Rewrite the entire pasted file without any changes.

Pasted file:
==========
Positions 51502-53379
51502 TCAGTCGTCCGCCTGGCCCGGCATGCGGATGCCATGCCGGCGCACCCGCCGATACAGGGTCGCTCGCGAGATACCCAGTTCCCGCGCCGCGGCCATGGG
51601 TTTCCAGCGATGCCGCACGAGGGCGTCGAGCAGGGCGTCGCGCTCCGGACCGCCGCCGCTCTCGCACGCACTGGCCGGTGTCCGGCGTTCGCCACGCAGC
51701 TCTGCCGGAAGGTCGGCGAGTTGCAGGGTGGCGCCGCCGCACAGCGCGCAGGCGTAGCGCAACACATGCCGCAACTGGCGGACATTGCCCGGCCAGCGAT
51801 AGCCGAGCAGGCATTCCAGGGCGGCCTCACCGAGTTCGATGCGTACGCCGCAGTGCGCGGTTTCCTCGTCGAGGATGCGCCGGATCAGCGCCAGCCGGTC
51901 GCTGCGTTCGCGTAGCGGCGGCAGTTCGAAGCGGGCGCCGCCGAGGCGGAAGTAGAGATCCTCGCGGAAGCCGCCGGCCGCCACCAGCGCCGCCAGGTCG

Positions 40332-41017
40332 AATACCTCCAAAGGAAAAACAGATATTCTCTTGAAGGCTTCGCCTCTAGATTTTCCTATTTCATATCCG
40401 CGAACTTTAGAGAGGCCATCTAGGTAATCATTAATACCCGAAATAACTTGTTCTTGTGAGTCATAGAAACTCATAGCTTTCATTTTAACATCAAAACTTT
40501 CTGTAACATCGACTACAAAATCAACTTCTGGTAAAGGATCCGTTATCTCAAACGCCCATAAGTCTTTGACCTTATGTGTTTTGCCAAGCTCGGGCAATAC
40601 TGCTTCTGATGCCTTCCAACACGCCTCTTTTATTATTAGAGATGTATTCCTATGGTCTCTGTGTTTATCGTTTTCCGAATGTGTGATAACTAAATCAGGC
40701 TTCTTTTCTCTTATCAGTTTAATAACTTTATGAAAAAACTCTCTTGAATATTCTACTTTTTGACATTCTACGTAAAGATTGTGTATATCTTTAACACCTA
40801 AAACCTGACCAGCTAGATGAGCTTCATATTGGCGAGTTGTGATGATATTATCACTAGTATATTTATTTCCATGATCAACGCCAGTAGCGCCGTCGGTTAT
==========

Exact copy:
Positions 51502-53379
51502 TCAGTCGTCCGCCTGGCCCGGCATGCGGATGCCATGCCGGCGCACCCGCCGATACAGGGTCGCTCGCGAGATACCCAGTTCCCGCGCCGCGGCCATGGG
51601 TTTCCAGCGATGCCGCACGAGGGCGTCGAGCAGGGCGTCGCGCTCCGGACCGCCGCCGCTCTCGCACGCACTGGCCGGTGTCCGGCGTTCGCCACGCAGC
51701 TCTGCCGGAAGGTCGGCGAGTTGCAGGGTGGCGCCGCCGCACAGCGCGCAGGCGTAGCGCAACACATGCCGCAACTGGCGGACATTGCCCGGCCAGCGAT
51801 AGCCGAGCAGGCATTCCAGGGCGGCCTCACCGAGTTCGATGCGTACGCCGCAGTGCGCGGTTTCCTCGTCGAGGATGCGCCGGATCAGCGCCAGCCGGTC
51901 GCTGCGTTCGCGTAGCGGCGGCAGTTCGAAGCGGGCGCCGCCGAGGCGGAAGTAGAGATCCTCGCGGAAGCCGCCGGCCGCCACCAGCGCCGCCAGGTCG

Positions 40332-41017
40332 AATACCTCCAAAGGAAAAACAGATATTCTCTTGAAGGCTTCGCCTCTAGATTTTCCTATTTCATATCCG
40401 CGAACTTTAGAGAGGCCATCTAGGTAATCATTAATACCCGAAATAACTTGTTCTTGTGAGTCATAGAAACTCATAGCTTTCATTTTAACATCAAAACTTT
40501 CTGTAACATCGACTACAAAATCAACTTCTGGTAAAGGATCCGTTATCTCAAACGCCCATAAGTCTTTGACCTTATGTGTTTTGCCAAGCTCGGGCAATAC
40601 TGCTTCTGATGCCTTCCAACACGCCTCTTTTATTATTAGAGATGTATTCCTATGGTCTCTGTGTTTATCGTTTTCCGAATGTGTGATAACTAAATCAGGC
40701 TTCTTTTCTCTTATCAGTTTAATAACTTTATGAAAAAACTCTCTTGAATATTCTACTTTTTGACATTCTACGTAAAGATTGTGTATATCTTTAACACCTA
40801 AAACCTGACCAGCTAGATGAGCTTCATATTGGCGAGTTGTGATGATATTATCACTAGTATATTTATTTCCATGATCAACGCCAGTAGCGCCGTCGGTTAT